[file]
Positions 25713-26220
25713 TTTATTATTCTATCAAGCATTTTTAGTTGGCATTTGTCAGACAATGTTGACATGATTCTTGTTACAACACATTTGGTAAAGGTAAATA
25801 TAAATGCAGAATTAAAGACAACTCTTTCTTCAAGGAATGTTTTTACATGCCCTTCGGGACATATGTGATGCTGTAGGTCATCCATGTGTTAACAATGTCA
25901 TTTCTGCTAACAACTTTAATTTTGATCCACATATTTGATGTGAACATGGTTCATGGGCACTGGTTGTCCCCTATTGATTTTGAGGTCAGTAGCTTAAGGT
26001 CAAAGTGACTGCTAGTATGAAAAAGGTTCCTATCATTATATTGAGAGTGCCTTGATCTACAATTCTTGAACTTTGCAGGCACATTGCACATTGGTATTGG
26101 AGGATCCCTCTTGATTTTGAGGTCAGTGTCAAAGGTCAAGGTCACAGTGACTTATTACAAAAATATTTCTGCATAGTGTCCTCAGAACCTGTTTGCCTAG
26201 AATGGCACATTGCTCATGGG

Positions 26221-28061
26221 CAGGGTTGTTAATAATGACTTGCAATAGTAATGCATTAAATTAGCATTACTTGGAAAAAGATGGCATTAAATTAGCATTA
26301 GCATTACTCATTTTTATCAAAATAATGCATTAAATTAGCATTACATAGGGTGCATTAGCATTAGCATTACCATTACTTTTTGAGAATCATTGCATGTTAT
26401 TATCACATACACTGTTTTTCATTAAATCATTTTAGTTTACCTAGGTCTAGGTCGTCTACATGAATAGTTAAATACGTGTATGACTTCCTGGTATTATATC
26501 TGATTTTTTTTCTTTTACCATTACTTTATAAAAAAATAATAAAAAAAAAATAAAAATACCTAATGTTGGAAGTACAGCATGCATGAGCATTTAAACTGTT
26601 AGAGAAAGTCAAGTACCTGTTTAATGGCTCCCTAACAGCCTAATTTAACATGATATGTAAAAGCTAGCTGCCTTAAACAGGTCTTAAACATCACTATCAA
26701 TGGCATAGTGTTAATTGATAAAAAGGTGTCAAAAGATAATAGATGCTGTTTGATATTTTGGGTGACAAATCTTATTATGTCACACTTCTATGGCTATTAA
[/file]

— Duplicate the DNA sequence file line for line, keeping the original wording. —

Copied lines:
Positions 25713-26220
25713 TTTATTATTCTATCAAGCATTTTTAGTTGGCATTTGTCAGACAATGTTGACATGATTCTTGTTACAACACATTTGGTAAAGGTAAATA
25801 TAAATGCAGAATTAAAGACAACTCTTTCTTCAAGGAATGTTTTTACATGCCCTTCGGGACATATGTGATGCTGTAGGTCATCCATGTGTTAACAATGTCA
25901 TTTCTGCTAACAACTTTAATTTTGATCCACATATTTGATGTGAACATGGTTCATGGGCACTGGTTGTCCCCTATTGATTTTGAGGTCAGTAGCTTAAGGT
26001 CAAAGTGACTGCTAGTATGAAAAAGGTTCCTATCATTATATTGAGAGTGCCTTGATCTACAATTCTTGAACTTTGCAGGCACATTGCACATTGGTATTGG
26101 AGGATCCCTCTTGATTTTGAGGTCAGTGTCAAAGGTCAAGGTCACAGTGACTTATTACAAAAATATTTCTGCATAGTGTCCTCAGAACCTGTTTGCCTAG
26201 AATGGCACATTGCTCATGGG

Positions 26221-28061
26221 CAGGGTTGTTAATAATGACTTGCAATAGTAATGCATTAAATTAGCATTACTTGGAAAAAGATGGCATTAAATTAGCATTA
26301 GCATTACTCATTTTTATCAAAATAATGCATTAAATTAGCATTACATAGGGTGCATTAGCATTAGCATTACCATTACTTTTTGAGAATCATTGCATGTTAT
26401 TATCACATACACTGTTTTTCATTAAATCATTTTAGTTTACCTAGGTCTAGGTCGTCTACATGAATAGTTAAATACGTGTATGACTTCCTGGTATTATATC
26501 TGATTTTTTTTCTTTTACCATTACTTTATAAAAAAATAATAAAAAAAAAATAAAAATACCTAATGTTGGAAGTACAGCATGCATGAGCATTTAAACTGTT
26601 AGAGAAAGTCAAGTACCTGTTTAATGGCTCCCTAACAGCCTAATTTAACATGATATGTAAAAGCTAGCTGCCTTAAACAGGTCTTAAACATCACTATCAA
26701 TGGCATAGTGTTAATTGATAAAAAGGTGTCAAAAGATAATAGATGCTGTTTGATATTTTGGGTGACAAATCTTATTATGTCACACTTCTATGGCTATTAA